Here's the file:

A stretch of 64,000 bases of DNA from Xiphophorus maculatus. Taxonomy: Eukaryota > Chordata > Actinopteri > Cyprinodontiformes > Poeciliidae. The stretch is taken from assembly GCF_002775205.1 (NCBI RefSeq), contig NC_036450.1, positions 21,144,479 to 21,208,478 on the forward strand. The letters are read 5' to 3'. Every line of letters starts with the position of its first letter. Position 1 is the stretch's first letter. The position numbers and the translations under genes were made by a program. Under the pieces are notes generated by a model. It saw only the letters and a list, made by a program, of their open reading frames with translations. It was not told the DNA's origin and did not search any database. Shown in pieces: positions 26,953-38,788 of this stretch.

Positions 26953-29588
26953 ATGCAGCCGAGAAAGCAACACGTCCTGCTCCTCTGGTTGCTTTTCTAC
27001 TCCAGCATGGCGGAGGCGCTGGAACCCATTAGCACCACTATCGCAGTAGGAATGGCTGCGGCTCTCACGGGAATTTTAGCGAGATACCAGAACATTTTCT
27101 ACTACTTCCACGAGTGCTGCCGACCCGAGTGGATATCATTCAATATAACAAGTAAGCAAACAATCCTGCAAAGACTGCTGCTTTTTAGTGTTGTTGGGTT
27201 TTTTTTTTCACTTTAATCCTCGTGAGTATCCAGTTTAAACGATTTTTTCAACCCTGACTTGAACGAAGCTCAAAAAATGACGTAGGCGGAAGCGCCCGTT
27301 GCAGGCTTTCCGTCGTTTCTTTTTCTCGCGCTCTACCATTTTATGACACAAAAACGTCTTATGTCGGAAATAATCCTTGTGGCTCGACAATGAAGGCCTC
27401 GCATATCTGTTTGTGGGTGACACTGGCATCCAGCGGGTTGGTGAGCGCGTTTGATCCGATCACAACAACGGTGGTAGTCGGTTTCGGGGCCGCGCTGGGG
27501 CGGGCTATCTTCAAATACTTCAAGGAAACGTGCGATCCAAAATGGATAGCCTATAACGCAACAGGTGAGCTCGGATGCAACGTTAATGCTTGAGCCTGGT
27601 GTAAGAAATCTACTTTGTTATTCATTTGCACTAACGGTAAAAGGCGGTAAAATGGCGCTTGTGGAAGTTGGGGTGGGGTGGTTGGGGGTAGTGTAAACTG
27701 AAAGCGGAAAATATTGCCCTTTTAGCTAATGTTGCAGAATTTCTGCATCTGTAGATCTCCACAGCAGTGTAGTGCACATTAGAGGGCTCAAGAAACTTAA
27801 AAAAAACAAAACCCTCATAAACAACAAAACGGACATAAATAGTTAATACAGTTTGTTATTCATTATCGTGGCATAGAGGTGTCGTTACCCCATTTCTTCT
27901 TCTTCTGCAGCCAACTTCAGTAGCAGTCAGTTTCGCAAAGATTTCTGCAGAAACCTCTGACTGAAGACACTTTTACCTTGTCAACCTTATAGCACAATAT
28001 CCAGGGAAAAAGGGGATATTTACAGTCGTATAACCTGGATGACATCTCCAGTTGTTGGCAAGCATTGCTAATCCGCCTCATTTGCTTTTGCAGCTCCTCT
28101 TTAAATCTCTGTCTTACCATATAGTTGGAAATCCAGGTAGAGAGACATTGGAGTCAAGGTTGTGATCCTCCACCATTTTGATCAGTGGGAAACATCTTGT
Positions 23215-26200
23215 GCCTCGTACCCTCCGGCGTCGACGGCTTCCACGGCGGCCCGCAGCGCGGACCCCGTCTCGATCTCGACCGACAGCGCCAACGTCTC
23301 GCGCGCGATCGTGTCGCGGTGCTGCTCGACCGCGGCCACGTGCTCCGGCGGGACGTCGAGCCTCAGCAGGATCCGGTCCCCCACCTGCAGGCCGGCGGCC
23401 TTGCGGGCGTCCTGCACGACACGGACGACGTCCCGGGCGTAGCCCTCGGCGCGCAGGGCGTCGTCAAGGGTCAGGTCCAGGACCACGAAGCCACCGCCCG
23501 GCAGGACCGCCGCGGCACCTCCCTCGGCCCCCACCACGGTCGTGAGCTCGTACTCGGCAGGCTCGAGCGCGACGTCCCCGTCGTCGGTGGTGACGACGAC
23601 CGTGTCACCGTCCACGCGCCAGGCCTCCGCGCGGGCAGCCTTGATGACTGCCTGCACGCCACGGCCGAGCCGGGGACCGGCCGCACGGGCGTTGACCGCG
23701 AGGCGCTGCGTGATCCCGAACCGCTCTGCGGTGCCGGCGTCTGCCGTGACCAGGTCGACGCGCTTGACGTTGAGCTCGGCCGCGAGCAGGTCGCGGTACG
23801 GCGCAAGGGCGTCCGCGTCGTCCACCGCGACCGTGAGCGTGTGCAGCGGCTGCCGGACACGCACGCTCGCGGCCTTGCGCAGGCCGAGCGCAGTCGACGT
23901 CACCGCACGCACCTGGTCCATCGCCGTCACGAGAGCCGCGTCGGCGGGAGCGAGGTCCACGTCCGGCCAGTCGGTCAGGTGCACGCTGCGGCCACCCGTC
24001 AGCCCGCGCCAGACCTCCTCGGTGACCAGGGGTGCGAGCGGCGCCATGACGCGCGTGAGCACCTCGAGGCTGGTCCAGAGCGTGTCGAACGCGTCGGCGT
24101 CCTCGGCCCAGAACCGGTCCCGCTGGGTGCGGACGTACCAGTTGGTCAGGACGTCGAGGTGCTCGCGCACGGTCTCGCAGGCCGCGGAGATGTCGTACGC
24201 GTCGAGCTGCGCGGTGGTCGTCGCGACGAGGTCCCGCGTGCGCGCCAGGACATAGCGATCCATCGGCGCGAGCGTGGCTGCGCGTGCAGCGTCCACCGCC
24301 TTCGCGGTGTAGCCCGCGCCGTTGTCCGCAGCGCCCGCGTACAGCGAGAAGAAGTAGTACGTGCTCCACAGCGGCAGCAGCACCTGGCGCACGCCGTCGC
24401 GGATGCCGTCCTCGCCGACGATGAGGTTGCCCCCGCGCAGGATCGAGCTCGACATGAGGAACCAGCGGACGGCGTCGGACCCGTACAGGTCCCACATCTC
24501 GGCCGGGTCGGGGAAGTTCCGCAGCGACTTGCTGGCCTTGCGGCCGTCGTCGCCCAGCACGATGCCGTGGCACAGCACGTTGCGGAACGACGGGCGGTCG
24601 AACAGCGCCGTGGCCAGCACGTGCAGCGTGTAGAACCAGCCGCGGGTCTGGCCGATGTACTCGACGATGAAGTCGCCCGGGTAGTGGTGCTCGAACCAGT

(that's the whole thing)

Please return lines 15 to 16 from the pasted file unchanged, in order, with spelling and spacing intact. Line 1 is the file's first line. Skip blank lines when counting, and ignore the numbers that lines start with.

28101 TTAAATCTCTGTCTTACCATATAGTTGGAAATCCAGGTAGAGAGACATTGGAGTCAAGGTTGTGATCCTCCACCATTTTGATCAGTGGGAAACATCTTGT
Positions 23215-26200